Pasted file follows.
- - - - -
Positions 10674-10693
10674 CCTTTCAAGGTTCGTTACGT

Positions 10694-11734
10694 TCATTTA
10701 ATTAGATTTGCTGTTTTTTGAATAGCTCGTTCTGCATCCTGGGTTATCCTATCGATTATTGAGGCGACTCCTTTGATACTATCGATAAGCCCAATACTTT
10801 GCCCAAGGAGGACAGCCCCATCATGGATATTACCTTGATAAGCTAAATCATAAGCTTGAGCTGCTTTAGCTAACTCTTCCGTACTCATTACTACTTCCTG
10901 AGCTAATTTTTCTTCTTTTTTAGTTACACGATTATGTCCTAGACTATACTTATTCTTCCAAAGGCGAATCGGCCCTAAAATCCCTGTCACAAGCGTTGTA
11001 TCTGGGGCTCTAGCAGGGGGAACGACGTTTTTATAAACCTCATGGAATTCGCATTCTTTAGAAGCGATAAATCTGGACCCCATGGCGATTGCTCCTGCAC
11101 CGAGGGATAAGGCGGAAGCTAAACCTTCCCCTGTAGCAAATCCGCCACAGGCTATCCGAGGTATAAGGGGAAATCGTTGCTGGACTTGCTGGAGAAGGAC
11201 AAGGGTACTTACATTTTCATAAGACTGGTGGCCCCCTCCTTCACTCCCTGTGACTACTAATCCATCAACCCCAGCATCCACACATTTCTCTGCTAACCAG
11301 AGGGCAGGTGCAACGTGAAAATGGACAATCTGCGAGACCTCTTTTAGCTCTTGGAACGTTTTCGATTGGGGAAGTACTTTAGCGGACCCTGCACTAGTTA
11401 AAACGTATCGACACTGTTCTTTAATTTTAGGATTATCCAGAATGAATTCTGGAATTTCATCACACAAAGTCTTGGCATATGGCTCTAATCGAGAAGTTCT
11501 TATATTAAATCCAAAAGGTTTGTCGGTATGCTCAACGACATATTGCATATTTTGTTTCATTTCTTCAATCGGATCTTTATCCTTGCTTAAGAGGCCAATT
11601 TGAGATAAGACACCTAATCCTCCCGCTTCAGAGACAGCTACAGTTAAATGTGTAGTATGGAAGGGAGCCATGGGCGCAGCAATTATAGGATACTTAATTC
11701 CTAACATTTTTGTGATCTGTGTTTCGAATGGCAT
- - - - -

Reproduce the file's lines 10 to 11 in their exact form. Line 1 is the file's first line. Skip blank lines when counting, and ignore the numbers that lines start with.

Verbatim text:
11201 AAGGGTACTTACATTTTCATAAGACTGGTGGCCCCCTCCTTCACTCCCTGTGACTACTAATCCATCAACCCCAGCATCCACACATTTCTCTGCTAACCAG
11301 AGGGCAGGTGCAACGTGAAAATGGACAATCTGCGAGACCTCTTTTAGCTCTTGGAACGTTTTCGATTGGGGAAGTACTTTAGCGGACCCTGCACTAGTTA